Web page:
Pakistan can offer ‘30% less’ price on warships to Qatar
April 01 2014 12:11 AM
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Rear Admiral Syed Hasan Nasir Shah at Dimdex 2014.
Rear Admiral Syed Hasan Nasir Shah at Dimdex 2014.

Pakistan can deliver ships of any size “minus the aircraft carrier” to Gulf countries, especially Qatar, at 30% less construction cost than what Western manufacturers offer, a senior Pakistani official has said.

In an interview, Rear Admiral Syed Hasan Nasir Shah, who is a serving Pakistan Navy officer and managing director of Karachi Shipyard & Engineering Works (KSEW), said his organisation’s various international certifications prove that the country’s ship- and submarine-building capacity is on a par with the best in the world.

Pakistan has only one shipyard, the KSEW, which comes under its Ministry of Defence Production. Even though its naval forces boast of an impressive array of indigenously built fleet of warships and submarines, the country today is known more for its ship-breaking industry at Gadani than its modern facilities at the KSEW.

When asked how the KSEW plans to create a space for itself in the extremely competitive environment, Shah said his shipyard offers many advantages to potential customers in the Gulf, least of which is geographical proximity.

“The best advantage of our shipyard is in the quality of our manpower and affordability in terms of man hours,” he said.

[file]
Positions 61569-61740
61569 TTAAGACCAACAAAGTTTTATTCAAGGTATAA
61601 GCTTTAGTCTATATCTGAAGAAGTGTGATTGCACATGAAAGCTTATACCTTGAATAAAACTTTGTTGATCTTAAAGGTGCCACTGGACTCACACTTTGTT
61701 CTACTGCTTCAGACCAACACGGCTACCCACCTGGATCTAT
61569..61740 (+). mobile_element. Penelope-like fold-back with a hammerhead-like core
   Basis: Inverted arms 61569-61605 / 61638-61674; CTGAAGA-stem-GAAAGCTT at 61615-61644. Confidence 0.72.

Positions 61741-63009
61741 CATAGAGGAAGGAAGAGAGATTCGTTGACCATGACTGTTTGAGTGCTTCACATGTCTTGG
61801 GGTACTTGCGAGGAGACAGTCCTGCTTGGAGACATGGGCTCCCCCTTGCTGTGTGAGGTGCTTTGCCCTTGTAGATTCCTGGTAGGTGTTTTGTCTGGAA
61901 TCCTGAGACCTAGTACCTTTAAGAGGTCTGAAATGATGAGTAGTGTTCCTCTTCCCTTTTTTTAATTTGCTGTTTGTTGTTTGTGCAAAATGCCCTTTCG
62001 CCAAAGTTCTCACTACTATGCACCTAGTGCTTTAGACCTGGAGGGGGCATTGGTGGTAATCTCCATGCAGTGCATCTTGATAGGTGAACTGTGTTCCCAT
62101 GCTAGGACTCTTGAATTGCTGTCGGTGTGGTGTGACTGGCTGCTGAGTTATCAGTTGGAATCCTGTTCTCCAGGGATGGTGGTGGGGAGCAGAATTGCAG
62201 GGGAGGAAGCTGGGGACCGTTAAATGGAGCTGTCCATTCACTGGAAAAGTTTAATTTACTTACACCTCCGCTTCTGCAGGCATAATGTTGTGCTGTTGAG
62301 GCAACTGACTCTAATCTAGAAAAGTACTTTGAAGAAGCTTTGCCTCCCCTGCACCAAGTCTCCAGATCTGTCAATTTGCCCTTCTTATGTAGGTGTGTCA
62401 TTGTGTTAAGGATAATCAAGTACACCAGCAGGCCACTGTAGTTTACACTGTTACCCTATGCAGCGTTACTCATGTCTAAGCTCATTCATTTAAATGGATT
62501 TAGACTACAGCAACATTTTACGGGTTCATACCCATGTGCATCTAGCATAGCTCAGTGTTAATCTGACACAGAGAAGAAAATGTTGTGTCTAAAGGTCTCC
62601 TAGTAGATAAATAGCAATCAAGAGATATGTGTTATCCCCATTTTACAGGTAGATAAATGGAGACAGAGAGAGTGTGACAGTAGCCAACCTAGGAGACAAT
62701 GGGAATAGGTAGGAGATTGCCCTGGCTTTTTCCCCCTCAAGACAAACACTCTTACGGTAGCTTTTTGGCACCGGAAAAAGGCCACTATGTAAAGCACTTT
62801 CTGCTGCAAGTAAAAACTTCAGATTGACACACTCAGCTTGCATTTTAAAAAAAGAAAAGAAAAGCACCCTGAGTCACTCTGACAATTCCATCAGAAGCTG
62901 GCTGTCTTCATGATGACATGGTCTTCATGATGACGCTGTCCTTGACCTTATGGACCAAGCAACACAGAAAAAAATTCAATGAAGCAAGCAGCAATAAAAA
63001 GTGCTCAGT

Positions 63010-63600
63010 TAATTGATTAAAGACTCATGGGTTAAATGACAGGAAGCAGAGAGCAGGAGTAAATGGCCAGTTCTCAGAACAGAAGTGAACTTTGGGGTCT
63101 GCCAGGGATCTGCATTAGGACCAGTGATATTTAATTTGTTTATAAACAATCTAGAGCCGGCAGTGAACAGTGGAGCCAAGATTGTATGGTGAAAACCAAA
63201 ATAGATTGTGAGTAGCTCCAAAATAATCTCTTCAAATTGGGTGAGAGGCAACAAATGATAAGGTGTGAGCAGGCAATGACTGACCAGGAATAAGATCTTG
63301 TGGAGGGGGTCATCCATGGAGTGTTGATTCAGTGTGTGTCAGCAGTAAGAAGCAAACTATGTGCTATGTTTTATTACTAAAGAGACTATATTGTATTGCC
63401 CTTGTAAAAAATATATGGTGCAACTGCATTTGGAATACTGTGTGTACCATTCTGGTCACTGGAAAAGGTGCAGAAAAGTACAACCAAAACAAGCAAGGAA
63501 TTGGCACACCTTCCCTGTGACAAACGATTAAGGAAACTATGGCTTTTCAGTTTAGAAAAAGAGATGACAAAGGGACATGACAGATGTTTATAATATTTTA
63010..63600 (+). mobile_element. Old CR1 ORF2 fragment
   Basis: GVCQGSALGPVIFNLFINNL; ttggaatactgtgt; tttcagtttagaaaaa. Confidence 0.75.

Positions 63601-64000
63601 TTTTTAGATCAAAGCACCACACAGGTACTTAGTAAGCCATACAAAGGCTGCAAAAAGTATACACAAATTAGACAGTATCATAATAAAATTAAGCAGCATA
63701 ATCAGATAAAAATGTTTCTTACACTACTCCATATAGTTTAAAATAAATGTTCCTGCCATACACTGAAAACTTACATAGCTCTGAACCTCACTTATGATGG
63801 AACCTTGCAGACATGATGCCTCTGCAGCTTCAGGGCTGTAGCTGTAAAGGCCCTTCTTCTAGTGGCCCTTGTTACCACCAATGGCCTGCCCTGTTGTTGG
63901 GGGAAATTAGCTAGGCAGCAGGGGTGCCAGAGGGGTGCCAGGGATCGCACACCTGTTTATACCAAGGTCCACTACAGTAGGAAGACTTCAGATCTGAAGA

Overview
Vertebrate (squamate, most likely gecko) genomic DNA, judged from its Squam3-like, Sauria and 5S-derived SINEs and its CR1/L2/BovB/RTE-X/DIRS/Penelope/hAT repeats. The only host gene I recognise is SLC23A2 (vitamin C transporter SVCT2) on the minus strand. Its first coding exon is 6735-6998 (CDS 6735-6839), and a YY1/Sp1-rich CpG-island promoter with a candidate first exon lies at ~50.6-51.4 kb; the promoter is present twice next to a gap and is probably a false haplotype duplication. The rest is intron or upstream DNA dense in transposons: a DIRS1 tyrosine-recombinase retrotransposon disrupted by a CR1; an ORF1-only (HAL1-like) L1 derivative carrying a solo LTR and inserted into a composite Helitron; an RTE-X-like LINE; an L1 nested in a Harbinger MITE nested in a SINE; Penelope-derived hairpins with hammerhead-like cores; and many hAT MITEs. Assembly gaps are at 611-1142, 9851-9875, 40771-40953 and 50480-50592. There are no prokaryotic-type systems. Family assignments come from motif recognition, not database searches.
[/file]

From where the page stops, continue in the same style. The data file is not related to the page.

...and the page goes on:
He explained that these days, around 40% of the total cost of building a ship in Europe goes into the material for electronics, weapons and auxiliary systems. The remaining 60% goes into manpower and construction.

“Our edge is that we can cut the cost of that 60% into half. So, if you want to buy a ship of European standard, you will not only get the best of the world from our Karachi shipyard, but also be able to save 30% on the cost of construction. That is the promise I am making to our friends in the Gulf region, especially in our interactions with senior Qatari officials,” he said.

About the types of ships that can be built, the senior official said: “We can build any ship in the world minus the aircraft carrier. We can build a deep-sea submarine or frigate-sized warship. We are not into making Very Large Crude Carriers or the Ultra Large Crude Carriers, but we can do that, too, if we wanted because they are the easiest ships to make… they are like building shoe boxes.”

Since it was established in 1956, the shipyard has built more than 440 ships and repaired over 500 others.

At the moment, the KSEW is not so much in the international competition. Though it has orders to build ships within the country, it is still lacking in bagging orders from abroad. 

“KSEW in the last eight years has delivered state-of-the-art frigate, missile crafts and harbour utility vessels. Currently, we are building a massive 17,000-tonne fleet tanker, which even most top shipbuilders are not making today,” he said.

The official hinted that ship deals also had to do more with government-to-government relations and economy of the country. Nonetheless, he added that the shipyard had recently given detailed proposals to clients in Saudi Arabia and Yemen, though a deal was yet to conclude there.

In the past, though, the KSEW has built ships for Gulf countries. “We have in the past delivered ships to Saudi Arabia and the UAE. In fact, the first Baynunah-class ship was made in (the) Karachi shipyard in the early ‘70s for the UAE. When Sheikh Zayed bin Nahyan came to Karachi to take possession of the ship, it was a historic day for us.”

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